The National Bio and Agro-Defense Facility (NBAF) achieved a major milestone recently.

“As of December 20, a couple weeks ago, DHS finished commissioning of the facility,” said Tim Barr, NBAF Program Manager for the Department of Homeland Security. Barr shared those comments on Thursday’s edition of KMAN’s In Focus.

Barr says commissioning also came in under the $1.5 billion budget established by federal officials in 2014, despite challenges brought about by the COVID-19 pandemic. Construction slowed on the facility in 2020 and disruptions to the supply chain as well as inflation, also created delays, with officials pushing back the commissioning timeline several times over the next two years.

Despite the challenges, Barr says cross-agency coordination between DHS and the U.S. Department of Agriculture, helped overcome some of those barriers created by the pandemic. He says typically, with a facility like NBAF, the construction contractor would get done and then the operational staff would move in.

“We started moving operations folks and facilities and USDA folks into the facility before our contractor was done. That’s unheard of,” he said.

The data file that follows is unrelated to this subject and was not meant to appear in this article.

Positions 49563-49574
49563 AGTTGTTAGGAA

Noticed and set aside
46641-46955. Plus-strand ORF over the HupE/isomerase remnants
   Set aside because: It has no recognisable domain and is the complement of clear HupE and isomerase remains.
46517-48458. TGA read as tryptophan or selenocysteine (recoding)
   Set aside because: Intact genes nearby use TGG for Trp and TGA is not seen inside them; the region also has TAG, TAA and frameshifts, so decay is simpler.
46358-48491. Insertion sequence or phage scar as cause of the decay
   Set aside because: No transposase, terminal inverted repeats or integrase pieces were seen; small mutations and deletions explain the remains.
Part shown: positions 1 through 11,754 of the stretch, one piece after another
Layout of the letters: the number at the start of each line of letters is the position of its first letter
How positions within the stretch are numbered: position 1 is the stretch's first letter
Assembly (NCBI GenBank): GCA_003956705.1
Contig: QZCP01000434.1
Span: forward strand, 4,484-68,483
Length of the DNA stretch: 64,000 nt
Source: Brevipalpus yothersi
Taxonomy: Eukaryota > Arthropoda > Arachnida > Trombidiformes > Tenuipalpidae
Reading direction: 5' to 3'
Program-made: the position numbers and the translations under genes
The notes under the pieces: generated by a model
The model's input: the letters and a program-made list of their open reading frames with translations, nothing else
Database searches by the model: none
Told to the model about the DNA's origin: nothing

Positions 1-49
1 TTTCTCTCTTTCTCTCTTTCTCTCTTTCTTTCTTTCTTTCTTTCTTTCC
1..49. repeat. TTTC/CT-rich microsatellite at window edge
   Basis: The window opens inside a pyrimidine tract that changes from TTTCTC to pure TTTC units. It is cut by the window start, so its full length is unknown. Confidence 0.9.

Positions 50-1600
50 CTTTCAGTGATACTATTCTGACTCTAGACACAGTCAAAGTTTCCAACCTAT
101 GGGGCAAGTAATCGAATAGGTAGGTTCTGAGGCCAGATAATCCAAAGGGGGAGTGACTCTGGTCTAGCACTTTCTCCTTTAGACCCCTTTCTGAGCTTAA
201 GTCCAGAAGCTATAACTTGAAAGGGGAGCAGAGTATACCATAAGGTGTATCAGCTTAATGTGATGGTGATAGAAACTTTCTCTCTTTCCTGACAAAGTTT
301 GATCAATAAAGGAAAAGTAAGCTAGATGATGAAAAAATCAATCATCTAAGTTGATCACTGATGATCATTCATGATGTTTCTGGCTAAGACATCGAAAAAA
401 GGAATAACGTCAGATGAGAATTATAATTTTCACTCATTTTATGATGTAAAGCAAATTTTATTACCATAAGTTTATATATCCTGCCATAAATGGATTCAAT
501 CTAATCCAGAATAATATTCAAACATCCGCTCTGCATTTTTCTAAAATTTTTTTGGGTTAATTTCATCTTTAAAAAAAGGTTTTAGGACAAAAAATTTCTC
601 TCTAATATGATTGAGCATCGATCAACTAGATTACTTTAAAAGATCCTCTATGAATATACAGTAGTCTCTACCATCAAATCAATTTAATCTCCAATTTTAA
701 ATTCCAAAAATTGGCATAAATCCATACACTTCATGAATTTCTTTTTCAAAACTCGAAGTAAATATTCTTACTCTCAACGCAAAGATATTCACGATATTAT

Barr says staff from both agencies had to be careful not to impede the progress of the construction contractor, but worked up procedures to ensure that wouldn’t happen.

“It was hugely beneficial to the USDA staff to get in early and not wait until a couple weeks ago to have access to the facility,” he said.

NBAF Deputy Director Dr. Ken Burton says the NBAF facility is now in the midst of a 60-day operational endurance period, giving USDA officials “unfettered access” to the containment laboratories and elsewhere within the facility.

“During that endurance phase, USDA’s work processes have to be tested and validated in accordance with the building systems. During the second 30 days of the period, in addition to our operational testing, we’ll be able to bring our science teams in to confirm laboratory setup, to be able to evaluate some of their standardized laboratory work processes and double check to make sure all equipment is functioning appropriately,” he said.

Burton says in addition to the endurance period, rigorous inspections and reviews will be conducted prior to any scientific research taking place at the facility.

“Our BSL-4 containment laboratories require the highest level of safety protocols and technology, so the scientists can safely study and diagnose that variety of high-consequence animal pathogens that they’ll be working with. The facility, our personnel must undergo a series of inspections and reviews by the Federal Select Agent Program,” he said.

Once fully operational, NBAF will have laboratories functioning at multiple biosafety levels, including the first facility in the United States with biosafety-level-4 containment capable of housing large livestock.

USDA anticipates taking ownership of the facility in the spring, with the full transfer of the scientific mission from Plum Island Animal Disease Center in New York likely to be completed within the next two years.